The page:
“When somebody shoots at my house or at my family and kills my son or my brother, then you can assume that the person standing behind the shooter is either part of the crime, or at the very least, approves of the crime,” argues one of the Shiite tribal leaders in the Bani Saad area, Mahmoud Saadi. “The nearby [Sunni] tribes are responsible for the blood of more than 80 young people from Bani Saad. They were the ones who welcomed the IS group and supported the group. If they had stood against the IS group – like some of the tribes of nearby Dhuluiya did – then none of this would have happened.”
Saadi says that his sister is actually married to a member of one of those tribes. “I disowned this side of my family,” he says, “and I have asked my sister to divorce her husband.”
Local police records in Balad suggest that members of tribes are taking their own revenge on anybody who is left – they show that there have been more than 30 cases of what are assumed to be tribe-on-tribe crime, ranging from short term abductions and severe beatings to insults and being denied entry to certain areas. Rumours and stories also abound. Two of the most widely circulated involve Adnan Kheirallah , a policeman who was apparently beaten for hours while tied to a power pole under the burning midday sun, and Abu Ikhlas, a wheelchair bound individual, who was beaten with batons.
Some of the residents of the former IS-held territory suggest there are more sinister motives afoot too. “Over the past ten months, a policy has developed here that allows others to seize our property – orchards, houses, irrigation channels and anything that can be sold,” says Abu Safwan al-Azzawi, one of the locals. “Others wish to change the demographics of this area,” he suggests, “and it's actually all about who controls the most fertile land on the banks of the Tigris river as well as sectarian politics. The local tribes are using the Shiite Muslim militias to prevent locals returning to their homes for that reason.”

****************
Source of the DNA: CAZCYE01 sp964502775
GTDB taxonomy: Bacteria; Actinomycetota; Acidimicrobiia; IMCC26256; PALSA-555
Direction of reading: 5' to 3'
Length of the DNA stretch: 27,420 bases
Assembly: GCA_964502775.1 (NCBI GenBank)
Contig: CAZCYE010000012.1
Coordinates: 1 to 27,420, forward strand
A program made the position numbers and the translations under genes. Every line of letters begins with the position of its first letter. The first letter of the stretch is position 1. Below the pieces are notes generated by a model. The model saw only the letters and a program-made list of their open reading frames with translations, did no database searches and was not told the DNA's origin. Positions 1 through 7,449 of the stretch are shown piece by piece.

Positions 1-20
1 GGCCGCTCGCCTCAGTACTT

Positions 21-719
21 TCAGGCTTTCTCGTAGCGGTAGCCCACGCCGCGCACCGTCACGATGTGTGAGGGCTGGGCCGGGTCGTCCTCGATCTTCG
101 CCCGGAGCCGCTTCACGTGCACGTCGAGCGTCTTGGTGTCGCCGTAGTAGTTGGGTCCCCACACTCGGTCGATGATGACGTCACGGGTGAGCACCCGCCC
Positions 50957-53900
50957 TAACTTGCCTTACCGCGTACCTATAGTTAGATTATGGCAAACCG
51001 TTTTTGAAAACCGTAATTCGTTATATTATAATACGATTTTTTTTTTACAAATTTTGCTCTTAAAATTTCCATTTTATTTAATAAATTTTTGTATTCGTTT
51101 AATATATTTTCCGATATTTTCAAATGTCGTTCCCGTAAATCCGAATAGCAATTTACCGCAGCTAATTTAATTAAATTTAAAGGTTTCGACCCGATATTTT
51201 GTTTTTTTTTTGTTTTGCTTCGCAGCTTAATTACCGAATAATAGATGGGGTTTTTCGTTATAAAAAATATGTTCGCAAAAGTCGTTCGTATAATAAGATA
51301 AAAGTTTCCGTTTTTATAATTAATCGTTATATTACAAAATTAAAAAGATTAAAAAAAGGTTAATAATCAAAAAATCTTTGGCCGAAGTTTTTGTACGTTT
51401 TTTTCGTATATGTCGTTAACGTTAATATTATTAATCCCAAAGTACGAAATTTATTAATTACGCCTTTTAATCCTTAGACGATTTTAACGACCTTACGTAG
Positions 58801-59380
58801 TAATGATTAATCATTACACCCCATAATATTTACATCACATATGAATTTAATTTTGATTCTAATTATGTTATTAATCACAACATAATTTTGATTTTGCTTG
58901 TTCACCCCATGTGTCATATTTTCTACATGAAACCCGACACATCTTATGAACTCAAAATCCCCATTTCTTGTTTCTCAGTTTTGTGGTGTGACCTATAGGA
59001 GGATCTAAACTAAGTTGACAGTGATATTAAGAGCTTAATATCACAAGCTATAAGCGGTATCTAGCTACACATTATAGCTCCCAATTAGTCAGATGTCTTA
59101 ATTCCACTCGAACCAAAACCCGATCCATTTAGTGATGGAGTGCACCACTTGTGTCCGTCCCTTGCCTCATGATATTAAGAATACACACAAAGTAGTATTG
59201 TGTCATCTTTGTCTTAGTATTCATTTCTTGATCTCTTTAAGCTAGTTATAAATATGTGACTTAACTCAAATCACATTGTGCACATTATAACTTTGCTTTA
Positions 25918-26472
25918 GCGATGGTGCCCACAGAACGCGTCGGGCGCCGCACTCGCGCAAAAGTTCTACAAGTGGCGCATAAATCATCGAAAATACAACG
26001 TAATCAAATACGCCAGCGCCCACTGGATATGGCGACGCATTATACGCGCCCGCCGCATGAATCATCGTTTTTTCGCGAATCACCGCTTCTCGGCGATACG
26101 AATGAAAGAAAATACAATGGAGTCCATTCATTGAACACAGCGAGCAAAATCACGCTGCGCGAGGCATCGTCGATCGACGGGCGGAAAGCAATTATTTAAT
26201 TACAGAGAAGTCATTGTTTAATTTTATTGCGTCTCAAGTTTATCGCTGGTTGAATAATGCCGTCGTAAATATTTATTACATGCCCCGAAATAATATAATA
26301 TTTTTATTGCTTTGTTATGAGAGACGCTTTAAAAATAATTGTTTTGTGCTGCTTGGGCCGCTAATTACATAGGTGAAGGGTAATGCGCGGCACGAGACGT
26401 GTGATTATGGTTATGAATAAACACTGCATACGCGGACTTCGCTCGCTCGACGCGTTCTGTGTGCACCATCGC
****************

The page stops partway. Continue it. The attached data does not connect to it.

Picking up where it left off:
Local authorities have tried to find a solution and there have even been funds allocated – US$3.5 million - to help facilitate the return of those locals who fled from certain areas. However the financial problems that Iraq is facing as a whole mean that there has been little movement on these funds.
“The IS group is not the product of any particular tribe although certain tribes – the Albu Ajil and the Albu Nasr - are now associated with it because many of their people joined the extremists,” says Marwan Naji al-Jabara, the spokesperson for the Salahaddin provincial council. Al-Jabara doesn't think the tribes in Salahaddin are the problem and in fact, he believes that the tribal system is an excellent social structure that goes beyond ethnic and sectarian allegiances.
“The best solution for all of these problems is the law,” al-Jabara suggests. “When the law is applied to the criminals who rally around the IS flag and when their crimes are documented then other problems created in areas that the IS group controlled won't affect those who didn't pollute themselves by joining the extremists.”
Not everyone agrees with al-Jabara. Mustafa al-Sufi, a local civil society activist in the area, thinks that tribal justice and tribal affiliations often see members working above and beyond the Iraqi law. “For example some tribes have major influence on national politics or on the volunteer militias,” he explains. “Tribal leaders who have influence decide who occupies certain jobs or political ranks. Sons of tribal leaders might break the law and escape punishment because their fathers appointed the judiciary or the politicians. Other tribes – like the Albu Ajil and the Albu Nasr tribes – are now classified as terrorists and criminals, regardless of what they did. They've been branded traitors – even if members of the tribe might work in the military or law enforcement,” he notes.
It is hard to know what the long lasting impact of the IS group will be on Iraq's tribes. What locals do know though is that some tribal feuds have already lasted for decades, where families fight over mere meters of pasture or over long forgotten slights. The blood of hundreds of Iraqis – that is, members of tribes - has been spilled since this security crisis began. It isn't hard to imagine the tribal fighting and infighting will continue, even if, in the end, the violence comes under a new name.